Five years after setting up a research and development (R&D) centre in Portugal, which currently employs nearly 600 professionals, Danish giant Vestas plans to reach around “one thousand employees” in five years, thus doubling the current engineering operation installed in a business hub in Matosinhos.
In an interview with ECO, the director of the Vestas Technology Centre Porto (VTCP), Martin Kaasgaard stresses that the new building in Lionesa “is prepared for a third floor, and with the remote working model can accommodate at least a thousand people.”
Despite also having people in other areas, such as procurement, and in support roles, “99%” of the structure is dedicated to developing products and technological services for this Nordic group founded in 1892, which designs, manufactures, installs, develops and maintains wind and hybrid energy projects, adding 157 GW of installed capacity. The Portuguese office, more recent than the Danish and Indian one (opened 15 years ago), is “developing quickly” and is already equivalent to “a third of the company’s brain”.
The VTCP has “hundreds of projects” in different stages of maturity. The largest project in which it is involved is that of the new V236 offshore turbine, which has a “significant portion” of the development in Portugal. And it is mainly in the skills he has established in the offshore area – for example, within the floating offshore, for which he has a dedicated team – that Martin Kaasgaard’s confidence is based. This is also where Vestas’ global portfolio has grown the most.
“Our growth is very much linked to offshore. In forecasts about the growth of this industry, the most pessimistic scenario points to a doubling in size by the end of the decade. If all politicians keep their promises, it will be much bigger. (…) Vestas dominates about 40% of the world market in this area, which means we expect to at least maintain that percentage – and we have the ambition to outgrow the market. That is the basis for the company’s growth in terms of production and people,” he expects.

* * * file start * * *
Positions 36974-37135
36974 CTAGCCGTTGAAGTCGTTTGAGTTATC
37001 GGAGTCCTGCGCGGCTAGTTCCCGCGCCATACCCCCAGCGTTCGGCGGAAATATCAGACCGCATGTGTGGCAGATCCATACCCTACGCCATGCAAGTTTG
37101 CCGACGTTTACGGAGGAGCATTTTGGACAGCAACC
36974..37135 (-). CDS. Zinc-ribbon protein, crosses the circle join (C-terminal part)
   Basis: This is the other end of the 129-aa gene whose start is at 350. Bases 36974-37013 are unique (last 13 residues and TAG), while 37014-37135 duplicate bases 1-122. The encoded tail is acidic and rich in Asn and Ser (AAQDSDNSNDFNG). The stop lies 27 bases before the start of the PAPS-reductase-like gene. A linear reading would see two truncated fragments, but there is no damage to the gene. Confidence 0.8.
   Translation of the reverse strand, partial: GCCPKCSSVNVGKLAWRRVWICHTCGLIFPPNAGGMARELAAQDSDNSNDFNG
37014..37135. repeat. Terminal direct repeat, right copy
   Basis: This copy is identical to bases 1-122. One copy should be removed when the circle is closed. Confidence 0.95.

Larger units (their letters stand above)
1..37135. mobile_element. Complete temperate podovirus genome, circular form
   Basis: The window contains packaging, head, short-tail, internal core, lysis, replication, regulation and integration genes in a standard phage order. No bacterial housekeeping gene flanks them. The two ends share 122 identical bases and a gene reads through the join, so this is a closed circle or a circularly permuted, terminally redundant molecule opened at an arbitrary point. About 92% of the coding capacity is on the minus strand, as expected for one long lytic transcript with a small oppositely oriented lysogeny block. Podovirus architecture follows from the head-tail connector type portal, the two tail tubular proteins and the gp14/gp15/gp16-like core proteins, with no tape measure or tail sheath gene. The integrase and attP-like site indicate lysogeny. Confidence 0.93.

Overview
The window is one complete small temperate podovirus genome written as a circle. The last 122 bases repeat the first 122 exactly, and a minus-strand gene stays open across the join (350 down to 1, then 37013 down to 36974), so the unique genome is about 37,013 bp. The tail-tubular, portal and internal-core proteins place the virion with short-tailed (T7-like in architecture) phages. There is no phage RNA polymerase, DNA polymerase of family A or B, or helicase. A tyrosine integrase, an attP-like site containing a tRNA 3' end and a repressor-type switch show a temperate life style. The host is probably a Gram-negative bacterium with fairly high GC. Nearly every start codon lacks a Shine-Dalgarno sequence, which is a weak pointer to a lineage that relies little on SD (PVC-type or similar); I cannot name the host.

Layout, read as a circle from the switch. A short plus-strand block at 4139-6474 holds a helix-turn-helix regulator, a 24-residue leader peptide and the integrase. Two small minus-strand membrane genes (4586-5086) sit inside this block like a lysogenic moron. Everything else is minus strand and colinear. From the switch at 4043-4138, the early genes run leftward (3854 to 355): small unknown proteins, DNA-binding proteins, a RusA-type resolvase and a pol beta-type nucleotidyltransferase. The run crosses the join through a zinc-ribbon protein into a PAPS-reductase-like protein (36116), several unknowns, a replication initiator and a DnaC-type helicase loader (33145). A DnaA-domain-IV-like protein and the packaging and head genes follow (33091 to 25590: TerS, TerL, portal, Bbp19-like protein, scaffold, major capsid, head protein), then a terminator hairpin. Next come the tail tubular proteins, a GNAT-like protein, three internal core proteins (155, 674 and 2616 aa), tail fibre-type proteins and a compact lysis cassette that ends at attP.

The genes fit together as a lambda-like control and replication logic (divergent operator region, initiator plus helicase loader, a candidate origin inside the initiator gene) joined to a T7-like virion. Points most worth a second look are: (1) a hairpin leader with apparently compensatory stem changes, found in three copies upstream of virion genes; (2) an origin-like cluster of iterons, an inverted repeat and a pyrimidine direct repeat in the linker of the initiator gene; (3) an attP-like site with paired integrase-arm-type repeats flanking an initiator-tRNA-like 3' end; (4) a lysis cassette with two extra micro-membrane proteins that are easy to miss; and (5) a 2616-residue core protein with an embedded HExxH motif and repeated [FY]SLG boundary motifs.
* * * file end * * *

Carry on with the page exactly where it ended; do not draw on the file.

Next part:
In office since August 2021, Martin Kaasgaard said the group “has no plans” to move forward with a factory in Portugal but added that “if it wants to establish an industrial base, it will probably do so with partners who have the right skills and mentality”. On the other hand, he identifies and regrets the country’s delay in wind energy.
“If you think about the projects we can have here, it reminds me of what happened in Denmark 20 years ago. The maturity of the wind industry here is probably that. So there is a lot of potential, and we want to help build that industry in Portugal. Of course, there are very talented companies [in the energy sector] in the field, but they are not getting a background in wind energy. We hope to collaborate on that, and we can help to convert to green energies,” he sums up.
No regrets and opportunities
With more than 29,000 employees globally, Vestas is the 98th European company that invests the most in R&D activities, according to the EU R&D Scoreboard 2021. Martin Kaasgaard says it is difficult to calculate the euros already applied in Portugal – “with the salary level in engineering, that is our biggest investment, in people and training” – but he is sure he has no regrets about coming to Portugal. “I am still impressed every day with the level of qualified people we have here, with the commitment and eagerness they have, and with the quality of the engineering work that is carried out here,” he stresses.